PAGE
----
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CORPSE BRIDE – Danny Elfman

September 16, 2005 Leave a comment Go to comments

corpsebrideOriginal Review by Jonathan Broxton

With the possible exception of Steven Spielberg and John Williams, Tim Burton and Danny Elfman have by far the most creatively positive composer/director relationship in Hollywood. One glance at their mutual filmography – everything from Pee Wee to Beetlejuice to Batman to Edward Scissorhands and Sleepy Hollow – proves beyond doubt that they are a pairing in perfect synch with each other’s way of thinking, of what one needs from the other to excel. Their latest collaboration, Corpse Bride, takes inspiration from the wonderful 1993 stop-motion animation The Nightmare Before Christmas, and tells an equally beautiful and tragic tale of love, loss, longing, and unfulfilled dreams.

Victor Van Dort (voice of Johnny Depp), a painfully shy young man, is arranged by his nouveau riche parents (Tracey Ullman and Paul Whitehouse) to be married to the equally shy Victoria (Emily Watson), the daughter of the snobbish, aristocratic, but financially destitute Everglots (Joanna Lumley and Albert Finney). After making a fool of himself at his wedding rehearsal, Victor flees to the woods near his home in shame; practicing his lines out loud, he inadvertently reanimates the corpse of the long-dead Emily (Helena Bonham-Carter), and is quickly whisked into the underworld, the unwitting victim of an ancient curse whereby he finds himself married to the cadaver. Meanwhile, as Victor desperately tries to find his way back to the land of the living, the upcoming wedding finds itself without a groom – at least until the arrival of the preening, vaguely sinister Lord Barkis Bittern (Richard E. Grant), who seems unusually eager to accept Victoria’s hand…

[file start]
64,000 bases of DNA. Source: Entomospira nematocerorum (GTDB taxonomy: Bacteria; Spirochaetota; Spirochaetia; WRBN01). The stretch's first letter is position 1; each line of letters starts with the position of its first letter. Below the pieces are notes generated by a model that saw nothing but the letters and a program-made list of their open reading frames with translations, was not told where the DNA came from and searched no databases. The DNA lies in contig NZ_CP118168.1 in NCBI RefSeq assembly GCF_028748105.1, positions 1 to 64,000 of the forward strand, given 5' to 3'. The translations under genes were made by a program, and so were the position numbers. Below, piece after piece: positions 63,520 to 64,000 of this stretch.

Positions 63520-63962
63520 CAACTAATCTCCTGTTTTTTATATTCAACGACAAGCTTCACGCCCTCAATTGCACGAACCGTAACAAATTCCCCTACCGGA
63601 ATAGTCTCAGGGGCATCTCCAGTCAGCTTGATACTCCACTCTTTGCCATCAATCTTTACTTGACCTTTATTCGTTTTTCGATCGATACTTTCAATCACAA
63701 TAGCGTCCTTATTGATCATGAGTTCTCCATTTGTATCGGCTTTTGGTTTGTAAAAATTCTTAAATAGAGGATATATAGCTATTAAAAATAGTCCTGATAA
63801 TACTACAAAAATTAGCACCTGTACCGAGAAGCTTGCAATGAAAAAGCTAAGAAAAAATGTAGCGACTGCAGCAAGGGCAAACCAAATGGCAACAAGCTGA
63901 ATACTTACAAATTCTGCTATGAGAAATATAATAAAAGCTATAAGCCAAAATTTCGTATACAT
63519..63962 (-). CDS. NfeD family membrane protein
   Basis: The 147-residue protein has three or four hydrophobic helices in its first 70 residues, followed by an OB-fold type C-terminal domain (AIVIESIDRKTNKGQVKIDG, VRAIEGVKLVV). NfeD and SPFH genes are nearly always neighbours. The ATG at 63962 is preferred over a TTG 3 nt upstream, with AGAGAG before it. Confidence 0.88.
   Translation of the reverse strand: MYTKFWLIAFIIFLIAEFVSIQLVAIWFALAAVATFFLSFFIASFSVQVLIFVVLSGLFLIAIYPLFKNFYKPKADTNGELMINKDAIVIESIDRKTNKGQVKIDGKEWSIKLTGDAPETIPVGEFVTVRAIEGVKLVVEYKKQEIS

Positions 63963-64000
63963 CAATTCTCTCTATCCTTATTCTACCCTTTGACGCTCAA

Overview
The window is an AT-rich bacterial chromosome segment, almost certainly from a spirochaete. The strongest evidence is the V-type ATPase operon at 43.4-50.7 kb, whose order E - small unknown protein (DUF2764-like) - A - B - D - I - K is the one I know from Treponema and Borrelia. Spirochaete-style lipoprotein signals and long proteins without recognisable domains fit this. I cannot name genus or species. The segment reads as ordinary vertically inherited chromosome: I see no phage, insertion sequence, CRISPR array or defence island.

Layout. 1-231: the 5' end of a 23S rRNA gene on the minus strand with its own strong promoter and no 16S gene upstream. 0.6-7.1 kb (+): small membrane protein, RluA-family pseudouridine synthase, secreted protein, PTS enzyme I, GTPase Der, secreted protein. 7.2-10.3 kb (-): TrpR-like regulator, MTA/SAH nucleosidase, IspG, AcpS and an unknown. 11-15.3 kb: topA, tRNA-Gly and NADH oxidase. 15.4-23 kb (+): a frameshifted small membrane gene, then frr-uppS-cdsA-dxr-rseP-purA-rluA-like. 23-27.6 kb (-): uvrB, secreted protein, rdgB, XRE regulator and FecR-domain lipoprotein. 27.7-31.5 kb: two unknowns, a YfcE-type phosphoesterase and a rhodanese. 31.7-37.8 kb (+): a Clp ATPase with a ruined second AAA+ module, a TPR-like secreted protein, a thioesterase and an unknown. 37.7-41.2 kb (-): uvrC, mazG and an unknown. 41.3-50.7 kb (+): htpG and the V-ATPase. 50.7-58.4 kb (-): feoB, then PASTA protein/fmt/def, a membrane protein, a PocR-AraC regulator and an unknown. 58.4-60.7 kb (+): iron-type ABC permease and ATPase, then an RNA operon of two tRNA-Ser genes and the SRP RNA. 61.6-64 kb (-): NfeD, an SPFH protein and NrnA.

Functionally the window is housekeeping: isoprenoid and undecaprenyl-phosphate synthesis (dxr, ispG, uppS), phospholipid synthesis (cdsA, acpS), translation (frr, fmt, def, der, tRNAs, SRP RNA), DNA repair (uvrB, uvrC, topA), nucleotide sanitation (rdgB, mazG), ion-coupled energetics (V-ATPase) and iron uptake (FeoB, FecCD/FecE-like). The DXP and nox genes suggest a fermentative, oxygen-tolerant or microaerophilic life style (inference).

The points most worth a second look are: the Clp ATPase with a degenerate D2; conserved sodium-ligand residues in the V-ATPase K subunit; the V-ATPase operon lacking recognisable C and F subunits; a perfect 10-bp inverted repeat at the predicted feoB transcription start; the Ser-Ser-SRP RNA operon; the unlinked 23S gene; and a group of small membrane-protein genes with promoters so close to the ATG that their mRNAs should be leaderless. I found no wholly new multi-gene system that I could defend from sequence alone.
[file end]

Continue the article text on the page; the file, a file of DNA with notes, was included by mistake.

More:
Musically, as well as visually and dramatically, the comparisons with The Nightmare Before Christmas are unmistakable, from the neo-gothic grandeur of the orchestral performances, the toccata-and-fugue orchestrations with prominent harpsichords, the delicate fairytale interludes, and the rather unexpected inclusion of a great deal of New Orleans-inspired jazz and blues. Elfman always seems to be in his element when dealing with subject matters which are subtly subversive, and give him the chance to explore his darkly romantic persona. Corpse Bride gives him this opportunity and then some, resulting in a score which contains some of the most purely beautiful music he has written in a while, probably since Black Beauty and Dolores Claiborne in the early 1990s.